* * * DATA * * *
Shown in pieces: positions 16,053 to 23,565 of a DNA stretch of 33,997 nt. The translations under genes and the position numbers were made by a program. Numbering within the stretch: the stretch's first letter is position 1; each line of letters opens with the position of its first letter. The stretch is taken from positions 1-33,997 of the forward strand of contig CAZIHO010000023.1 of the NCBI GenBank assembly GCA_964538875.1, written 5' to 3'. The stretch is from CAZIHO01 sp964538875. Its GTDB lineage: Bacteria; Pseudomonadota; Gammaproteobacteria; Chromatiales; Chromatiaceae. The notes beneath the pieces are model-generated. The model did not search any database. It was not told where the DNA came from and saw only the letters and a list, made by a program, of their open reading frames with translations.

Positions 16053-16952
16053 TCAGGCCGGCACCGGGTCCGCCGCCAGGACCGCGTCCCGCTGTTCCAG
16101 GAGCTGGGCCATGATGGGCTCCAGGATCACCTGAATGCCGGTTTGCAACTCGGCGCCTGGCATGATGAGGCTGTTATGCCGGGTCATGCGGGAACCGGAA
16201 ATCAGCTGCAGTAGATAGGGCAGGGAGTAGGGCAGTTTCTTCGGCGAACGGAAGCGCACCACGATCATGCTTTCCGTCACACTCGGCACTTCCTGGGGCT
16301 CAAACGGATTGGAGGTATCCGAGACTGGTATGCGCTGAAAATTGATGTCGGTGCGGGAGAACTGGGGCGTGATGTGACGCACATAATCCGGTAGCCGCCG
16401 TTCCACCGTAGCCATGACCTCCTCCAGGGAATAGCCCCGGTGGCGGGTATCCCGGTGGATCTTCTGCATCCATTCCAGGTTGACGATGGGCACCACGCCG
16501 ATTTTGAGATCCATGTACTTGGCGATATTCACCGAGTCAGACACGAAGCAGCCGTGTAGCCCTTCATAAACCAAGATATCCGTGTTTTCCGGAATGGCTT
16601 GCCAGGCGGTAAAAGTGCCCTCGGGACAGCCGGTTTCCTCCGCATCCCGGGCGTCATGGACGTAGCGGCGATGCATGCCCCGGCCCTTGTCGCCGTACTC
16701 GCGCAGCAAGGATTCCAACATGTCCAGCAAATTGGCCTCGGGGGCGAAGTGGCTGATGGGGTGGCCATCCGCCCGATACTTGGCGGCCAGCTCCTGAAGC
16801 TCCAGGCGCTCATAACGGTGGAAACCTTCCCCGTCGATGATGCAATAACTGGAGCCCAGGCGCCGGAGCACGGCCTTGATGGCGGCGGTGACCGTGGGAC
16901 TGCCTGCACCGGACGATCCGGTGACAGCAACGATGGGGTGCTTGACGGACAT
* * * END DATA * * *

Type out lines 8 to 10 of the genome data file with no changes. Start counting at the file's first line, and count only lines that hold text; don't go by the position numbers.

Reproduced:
16501 ATTTTGAGATCCATGTACTTGGCGATATTCACCGAGTCAGACACGAAGCAGCCGTGTAGCCCTTCATAAACCAAGATATCCGTGTTTTCCGGAATGGCTT
16601 GCCAGGCGGTAAAAGTGCCCTCGGGACAGCCGGTTTCCTCCGCATCCCGGGCGTCATGGACGTAGCGGCGATGCATGCCCCGGCCCTTGTCGCCGTACTC
16701 GCGCAGCAAGGATTCCAACATGTCCAGCAAATTGGCCTCGGGGGCGAAGTGGCTGATGGGGTGGCCATCCGCCCGATACTTGGCGGCCAGCTCCTGAAGC